Data concerning the identity of the man who built the organ of Santa María del Alacazar and San Andrés de Baeza in 1790 is anything but clear.
He is known to have come from the area around Jaén. And, a close examination of this instrument leads us to believe that he might have been related in some way to the master builder Fernando Antonio de Madrid and even, perhaps, to the De la Redonda family- organ builers who originally came from Cuenca.
Lucas de la Redonda Ceballos worked as an organ builder at the Cathedral in Jaén. He was in charge of keeping the organ there in good repair, an instrument built by Fernando Antonio de Madrid in 1789. In the Baeza instrument, the movements and mechanisms for the knee lever, the introducing pedals and the larger reed stops appear to be directly influenced by the Jaén instrument whose immediate predecessors were the organs Julián de la Orden built in 1783 for the Cathedral Church in Málaga. An odd fact is that the papers we found lining the pipes and the wind ducts in the de Baeza organ are part of a manuscript copy (perhaps a rough copy) of a work entitled Cartas instructivas sobre los órganos (Informative or instructive letters about organs) published by the organ builder Fernando Antonio de Madrid in 1790 in Jaén. In this text, De Madrid translates a number of passages from Dom Bedos de Celles´ LArt du facteur dorgues which first appeared in Paris between 1766-1778.
The builder in de Baeza apprenticed under very competent builders and learned his trade well; a glance at his pipework and a few other technical aspects would convince anyone of that. But, this instrument also has a number of rather crudely finished details which are surprising, especially in the windchest and a few parts of the action. Also odd is that, despite the fact that this instrument dates from a later period, it physical appearance is very traditional. We can see this in the absence of newer, more popular type stops, except for the Oboe. Also striking is the limited manual compass--only 45 notes with a short octave. Be that as it may, it is, nevertheless, the best preserved historical instrument in the province of Jaén. Unfortunately, the events of the Spanish Civil War (1936-39) wiped out what was truly a rich heritage of 17th, 18th and 19th century historical organs in this province.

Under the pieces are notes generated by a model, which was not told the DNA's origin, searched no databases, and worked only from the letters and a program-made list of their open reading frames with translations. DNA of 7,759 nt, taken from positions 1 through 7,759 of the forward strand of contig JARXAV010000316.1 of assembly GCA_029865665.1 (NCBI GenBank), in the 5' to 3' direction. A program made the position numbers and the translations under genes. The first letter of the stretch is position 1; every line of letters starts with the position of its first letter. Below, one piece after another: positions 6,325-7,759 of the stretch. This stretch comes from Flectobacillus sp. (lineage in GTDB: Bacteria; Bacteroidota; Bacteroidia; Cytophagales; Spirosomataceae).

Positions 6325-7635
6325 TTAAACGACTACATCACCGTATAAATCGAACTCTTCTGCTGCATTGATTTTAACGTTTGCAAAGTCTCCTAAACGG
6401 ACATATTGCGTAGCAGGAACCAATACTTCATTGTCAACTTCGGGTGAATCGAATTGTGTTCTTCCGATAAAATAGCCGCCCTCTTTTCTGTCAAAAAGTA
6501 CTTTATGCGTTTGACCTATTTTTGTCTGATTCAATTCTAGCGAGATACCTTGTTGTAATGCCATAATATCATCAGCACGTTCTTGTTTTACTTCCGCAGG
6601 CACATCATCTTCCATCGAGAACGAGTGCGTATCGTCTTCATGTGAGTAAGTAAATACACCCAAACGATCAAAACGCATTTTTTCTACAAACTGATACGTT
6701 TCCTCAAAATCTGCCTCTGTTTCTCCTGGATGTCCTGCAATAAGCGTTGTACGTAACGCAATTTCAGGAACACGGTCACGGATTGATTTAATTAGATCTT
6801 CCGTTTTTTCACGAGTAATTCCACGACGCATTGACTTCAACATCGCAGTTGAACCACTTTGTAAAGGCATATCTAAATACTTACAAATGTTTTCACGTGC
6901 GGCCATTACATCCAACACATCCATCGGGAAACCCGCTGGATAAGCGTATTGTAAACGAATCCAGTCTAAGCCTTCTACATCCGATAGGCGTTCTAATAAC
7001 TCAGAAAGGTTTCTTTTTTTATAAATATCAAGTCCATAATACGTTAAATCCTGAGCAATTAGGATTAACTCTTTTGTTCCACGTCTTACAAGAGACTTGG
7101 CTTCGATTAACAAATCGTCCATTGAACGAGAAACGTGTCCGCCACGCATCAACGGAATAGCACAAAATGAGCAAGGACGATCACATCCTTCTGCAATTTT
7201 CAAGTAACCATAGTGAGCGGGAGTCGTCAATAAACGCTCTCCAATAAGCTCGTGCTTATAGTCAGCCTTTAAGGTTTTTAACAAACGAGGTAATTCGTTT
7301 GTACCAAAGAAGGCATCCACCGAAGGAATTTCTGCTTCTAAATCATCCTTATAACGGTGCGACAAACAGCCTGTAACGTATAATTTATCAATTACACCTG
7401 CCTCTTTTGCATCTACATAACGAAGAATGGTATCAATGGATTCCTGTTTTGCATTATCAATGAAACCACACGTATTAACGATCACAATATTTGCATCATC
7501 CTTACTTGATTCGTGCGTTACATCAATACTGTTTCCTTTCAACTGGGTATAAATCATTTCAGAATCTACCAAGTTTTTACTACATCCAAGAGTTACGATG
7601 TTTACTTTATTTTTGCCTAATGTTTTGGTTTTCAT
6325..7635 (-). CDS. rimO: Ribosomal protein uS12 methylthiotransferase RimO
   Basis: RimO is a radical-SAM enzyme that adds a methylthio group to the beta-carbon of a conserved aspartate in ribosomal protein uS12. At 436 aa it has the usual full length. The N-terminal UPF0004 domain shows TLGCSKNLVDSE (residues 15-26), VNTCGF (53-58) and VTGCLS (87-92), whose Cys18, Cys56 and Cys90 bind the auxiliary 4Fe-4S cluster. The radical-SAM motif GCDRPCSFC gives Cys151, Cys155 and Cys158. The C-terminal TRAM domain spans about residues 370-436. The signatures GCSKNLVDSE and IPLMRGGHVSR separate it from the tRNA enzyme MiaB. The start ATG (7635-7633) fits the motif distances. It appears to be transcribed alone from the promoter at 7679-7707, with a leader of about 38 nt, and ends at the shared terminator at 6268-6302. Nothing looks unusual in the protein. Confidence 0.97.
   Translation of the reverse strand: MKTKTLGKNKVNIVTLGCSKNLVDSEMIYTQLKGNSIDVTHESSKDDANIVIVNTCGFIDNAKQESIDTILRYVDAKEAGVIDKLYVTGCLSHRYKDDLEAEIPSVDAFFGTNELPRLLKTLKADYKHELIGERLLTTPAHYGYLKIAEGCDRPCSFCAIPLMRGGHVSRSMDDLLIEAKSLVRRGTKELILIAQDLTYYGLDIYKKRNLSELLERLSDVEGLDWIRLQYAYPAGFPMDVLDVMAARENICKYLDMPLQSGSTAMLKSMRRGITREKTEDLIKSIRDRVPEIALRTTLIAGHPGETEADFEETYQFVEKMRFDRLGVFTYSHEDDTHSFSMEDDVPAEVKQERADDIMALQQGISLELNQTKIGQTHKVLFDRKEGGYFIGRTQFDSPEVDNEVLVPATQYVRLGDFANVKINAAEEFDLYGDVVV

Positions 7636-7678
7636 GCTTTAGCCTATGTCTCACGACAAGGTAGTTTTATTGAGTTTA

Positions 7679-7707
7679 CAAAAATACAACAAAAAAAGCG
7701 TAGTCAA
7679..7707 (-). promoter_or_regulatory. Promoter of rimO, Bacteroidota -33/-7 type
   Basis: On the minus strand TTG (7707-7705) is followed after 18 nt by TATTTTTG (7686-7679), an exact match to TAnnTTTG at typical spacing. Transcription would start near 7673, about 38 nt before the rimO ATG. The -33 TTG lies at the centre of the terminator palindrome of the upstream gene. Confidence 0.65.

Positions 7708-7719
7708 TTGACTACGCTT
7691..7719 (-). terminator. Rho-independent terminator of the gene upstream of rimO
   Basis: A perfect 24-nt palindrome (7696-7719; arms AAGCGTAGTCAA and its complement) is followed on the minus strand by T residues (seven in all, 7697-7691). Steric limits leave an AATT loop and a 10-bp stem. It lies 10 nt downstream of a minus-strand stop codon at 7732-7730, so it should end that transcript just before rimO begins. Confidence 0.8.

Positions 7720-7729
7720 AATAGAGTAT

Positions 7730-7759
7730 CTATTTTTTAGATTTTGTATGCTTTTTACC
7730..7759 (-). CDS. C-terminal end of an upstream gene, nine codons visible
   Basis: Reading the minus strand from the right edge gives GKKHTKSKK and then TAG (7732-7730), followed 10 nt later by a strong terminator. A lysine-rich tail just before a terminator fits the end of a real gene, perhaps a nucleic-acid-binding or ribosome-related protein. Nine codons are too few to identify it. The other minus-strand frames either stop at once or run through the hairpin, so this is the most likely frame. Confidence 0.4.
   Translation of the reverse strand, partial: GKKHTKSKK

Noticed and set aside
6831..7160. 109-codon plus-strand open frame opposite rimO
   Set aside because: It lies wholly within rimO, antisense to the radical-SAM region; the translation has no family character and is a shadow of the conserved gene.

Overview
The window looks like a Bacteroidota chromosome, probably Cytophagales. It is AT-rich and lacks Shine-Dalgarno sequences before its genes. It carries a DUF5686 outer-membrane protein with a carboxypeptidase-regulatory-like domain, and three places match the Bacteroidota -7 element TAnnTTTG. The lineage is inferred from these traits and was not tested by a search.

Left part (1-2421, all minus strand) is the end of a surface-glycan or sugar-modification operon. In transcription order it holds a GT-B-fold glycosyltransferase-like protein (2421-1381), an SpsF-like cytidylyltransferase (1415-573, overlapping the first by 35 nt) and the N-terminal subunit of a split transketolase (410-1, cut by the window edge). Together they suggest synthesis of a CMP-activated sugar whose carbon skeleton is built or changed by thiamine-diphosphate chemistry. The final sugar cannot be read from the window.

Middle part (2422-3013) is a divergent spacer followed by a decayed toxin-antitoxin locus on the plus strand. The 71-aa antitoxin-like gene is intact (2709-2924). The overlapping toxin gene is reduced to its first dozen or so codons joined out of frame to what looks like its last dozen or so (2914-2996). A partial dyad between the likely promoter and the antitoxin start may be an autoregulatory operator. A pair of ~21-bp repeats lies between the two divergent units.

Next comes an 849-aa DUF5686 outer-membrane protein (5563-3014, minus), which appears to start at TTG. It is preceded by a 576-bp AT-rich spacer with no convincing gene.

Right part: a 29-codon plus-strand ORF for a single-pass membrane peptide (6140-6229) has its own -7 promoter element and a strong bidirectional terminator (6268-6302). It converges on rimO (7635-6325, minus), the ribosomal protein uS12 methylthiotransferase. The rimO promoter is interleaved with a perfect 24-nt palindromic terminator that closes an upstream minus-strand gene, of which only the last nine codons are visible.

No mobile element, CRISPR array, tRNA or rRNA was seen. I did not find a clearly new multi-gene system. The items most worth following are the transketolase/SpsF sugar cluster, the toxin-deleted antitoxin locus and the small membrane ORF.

The underlying idea behind the restoration is to return this instrument to its original state by reconstructing the missing pipework and reconstructing the bellows.